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Don't Pick the Flowers!
More Cars or More Deer?
Big Chip Info
Who Owns Shipwrecks?
Update: Bavarian Green
I was reading the August 2004 article on Nature's dry bouquets, by Barbara Estabrook and something caught my attention. On page 22, in the middle column, she talks about gathering flowers. It reads, "City dwellers may find they are welcome to gather flowers at county or state parks, but never assume you can pick any plants without first asking park personnel." To my knowledge, Code NR 45.04 states that you can only harvest edible fruits, nuts, wild mushrooms and wild asparagus. Wildflowers are a no-no! You may want to check into this. We (DNR Service Center, Woodruff) answer a lot of questions regarding the Northern Highland State Forest, and that is a topic that comes up often.
Rosalie M. Richter
Bruce Chevis and Jason Fritz with DNR's Bureau of Parks and Recreation respond: "In fact, it is illegal by Wisconsin Administrative Code to pick any flowers on state lands under the management of the Department of Natural Resources. This would include state parks, forests, trails and recreation areas, natural areas, and wildlife areas. With the millions of people that enjoy these areas each year, if even a small percentage pick flowers it would have a significant effect on the habitat.
"The reasons for prohibiting the cutting and removal of flowers (even dried flowers) are based on one of the basic reasons that we have state parks: to preserve natural flora, fauna, geological features, and archaeological/cultural sites to allow all our citizens the opportunity to observe, learn, and enjoy them now and in the future. Every flower cut down is one that the next park visitor will not be able to see and enjoy.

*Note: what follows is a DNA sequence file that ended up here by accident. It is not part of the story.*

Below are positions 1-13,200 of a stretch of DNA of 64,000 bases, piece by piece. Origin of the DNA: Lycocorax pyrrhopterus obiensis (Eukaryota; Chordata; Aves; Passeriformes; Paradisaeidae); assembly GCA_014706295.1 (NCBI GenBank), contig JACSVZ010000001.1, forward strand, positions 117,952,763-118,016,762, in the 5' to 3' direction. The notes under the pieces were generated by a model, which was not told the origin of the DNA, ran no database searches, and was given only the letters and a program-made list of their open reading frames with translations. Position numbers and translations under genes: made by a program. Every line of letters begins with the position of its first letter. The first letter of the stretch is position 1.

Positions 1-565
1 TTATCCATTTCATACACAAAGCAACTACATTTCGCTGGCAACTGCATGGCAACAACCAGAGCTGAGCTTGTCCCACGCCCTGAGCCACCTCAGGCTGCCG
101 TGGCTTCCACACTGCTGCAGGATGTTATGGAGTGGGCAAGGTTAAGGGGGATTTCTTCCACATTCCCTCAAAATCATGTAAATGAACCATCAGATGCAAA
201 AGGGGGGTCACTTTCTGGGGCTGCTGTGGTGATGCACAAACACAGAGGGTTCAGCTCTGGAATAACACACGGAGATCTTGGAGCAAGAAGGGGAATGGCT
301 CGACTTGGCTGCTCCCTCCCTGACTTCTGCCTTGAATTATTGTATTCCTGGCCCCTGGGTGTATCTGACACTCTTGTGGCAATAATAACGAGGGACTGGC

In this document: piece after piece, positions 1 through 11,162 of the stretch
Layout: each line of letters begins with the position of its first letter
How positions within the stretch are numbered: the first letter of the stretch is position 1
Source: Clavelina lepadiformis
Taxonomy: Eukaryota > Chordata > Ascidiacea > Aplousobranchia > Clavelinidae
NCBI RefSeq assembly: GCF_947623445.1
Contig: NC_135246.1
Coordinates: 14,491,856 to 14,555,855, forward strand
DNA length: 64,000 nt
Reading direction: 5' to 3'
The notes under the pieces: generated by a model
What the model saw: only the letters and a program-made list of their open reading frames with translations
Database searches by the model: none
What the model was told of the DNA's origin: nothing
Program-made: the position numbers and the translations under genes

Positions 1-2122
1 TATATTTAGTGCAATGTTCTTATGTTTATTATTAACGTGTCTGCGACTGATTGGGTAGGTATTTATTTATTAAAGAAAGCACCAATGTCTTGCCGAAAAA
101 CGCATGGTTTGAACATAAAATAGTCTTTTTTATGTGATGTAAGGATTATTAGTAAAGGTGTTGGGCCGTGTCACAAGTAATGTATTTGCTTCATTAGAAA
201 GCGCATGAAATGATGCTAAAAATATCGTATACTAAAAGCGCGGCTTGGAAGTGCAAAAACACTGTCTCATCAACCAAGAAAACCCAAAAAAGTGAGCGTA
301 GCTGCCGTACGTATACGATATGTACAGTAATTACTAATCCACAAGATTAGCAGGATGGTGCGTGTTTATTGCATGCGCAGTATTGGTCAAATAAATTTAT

"Cutting dried flowers in the fall concerns us because many flowers will not drop their seeds until the fall or winter. Thus, a cut flower will reduce the number of flowers sprouting next spring. Also, readers should be aware that the roadsides within the boundaries of state properties are normally considered state property and the same "no cutting" rules apply. The state often spends significant time and funds to plant roadsides with wildflowers to increase natural beauty while reducing maintenance. Those flowers play important roles in our parks. And, as always, if readers have specific questions about a state property, they should contact that property directly. If in doubt, ask!"